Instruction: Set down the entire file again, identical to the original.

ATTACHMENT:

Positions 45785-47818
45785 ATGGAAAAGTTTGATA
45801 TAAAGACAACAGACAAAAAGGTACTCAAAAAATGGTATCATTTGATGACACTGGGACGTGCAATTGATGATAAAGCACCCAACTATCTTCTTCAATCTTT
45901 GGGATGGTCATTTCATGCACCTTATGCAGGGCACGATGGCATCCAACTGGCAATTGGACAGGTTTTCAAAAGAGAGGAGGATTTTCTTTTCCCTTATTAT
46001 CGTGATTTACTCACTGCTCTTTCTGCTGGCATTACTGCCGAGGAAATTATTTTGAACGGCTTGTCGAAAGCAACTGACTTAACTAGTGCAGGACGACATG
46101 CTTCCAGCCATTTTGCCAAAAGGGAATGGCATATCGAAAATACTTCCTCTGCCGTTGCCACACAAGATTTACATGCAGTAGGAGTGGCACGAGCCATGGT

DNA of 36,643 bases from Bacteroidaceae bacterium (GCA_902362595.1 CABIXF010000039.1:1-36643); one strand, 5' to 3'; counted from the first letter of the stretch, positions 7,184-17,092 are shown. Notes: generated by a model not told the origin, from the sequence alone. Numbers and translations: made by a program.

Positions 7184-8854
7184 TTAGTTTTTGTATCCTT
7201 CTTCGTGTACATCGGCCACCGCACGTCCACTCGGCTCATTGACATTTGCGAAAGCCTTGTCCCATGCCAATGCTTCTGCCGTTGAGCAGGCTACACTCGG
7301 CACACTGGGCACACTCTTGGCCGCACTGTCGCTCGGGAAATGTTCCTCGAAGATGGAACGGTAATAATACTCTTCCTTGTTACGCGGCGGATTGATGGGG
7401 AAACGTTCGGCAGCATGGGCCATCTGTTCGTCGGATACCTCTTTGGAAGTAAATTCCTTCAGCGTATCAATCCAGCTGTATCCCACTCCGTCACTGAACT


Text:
Positions 45785-47818
45785 ATGGAAAAGTTTGATA
45801 TAAAGACAACAGACAAAAAGGTACTCAAAAAATGGTATCATTTGATGACACTGGGACGTGCAATTGATGATAAAGCACCCAACTATCTTCTTCAATCTTT
45901 GGGATGGTCATTTCATGCACCTTATGCAGGGCACGATGGCATCCAACTGGCAATTGGACAGGTTTTCAAAAGAGAGGAGGATTTTCTTTTCCCTTATTAT
46001 CGTGATTTACTCACTGCTCTTTCTGCTGGCATTACTGCCGAGGAAATTATTTTGAACGGCTTGTCGAAAGCAACTGACTTAACTAGTGCAGGACGACATG
46101 CTTCCAGCCATTTTGCCAAAAGGGAATGGCATATCGAAAATACTTCCTCTGCCGTTGCCACACAAGATTTACATGCAGTAGGAGTGGCACGAGCCATGGT

DNA of 36,643 bases from Bacteroidaceae bacterium (GCA_902362595.1 CABIXF010000039.1:1-36643); one strand, 5' to 3'; counted from the first letter of the stretch, positions 7,184-17,092 are shown. Notes: generated by a model not told the origin, from the sequence alone. Numbers and translations: made by a program.

Positions 7184-8854
7184 TTAGTTTTTGTATCCTT
7201 CTTCGTGTACATCGGCCACCGCACGTCCACTCGGCTCATTGACATTTGCGAAAGCCTTGTCCCATGCCAATGCTTCTGCCGTTGAGCAGGCTACACTCGG
7301 CACACTGGGCACACTCTTGGCCGCACTGTCGCTCGGGAAATGTTCCTCGAAGATGGAACGGTAATAATACTCTTCCTTGTTACGCGGCGGATTGATGGGG
7401 AAACGTTCGGCAGCATGGGCCATCTGTTCGTCGGATACCTCTTTGGAAGTAAATTCCTTCAGCGTATCAATCCAGCTGTATCCCACTCCGTCACTGAACT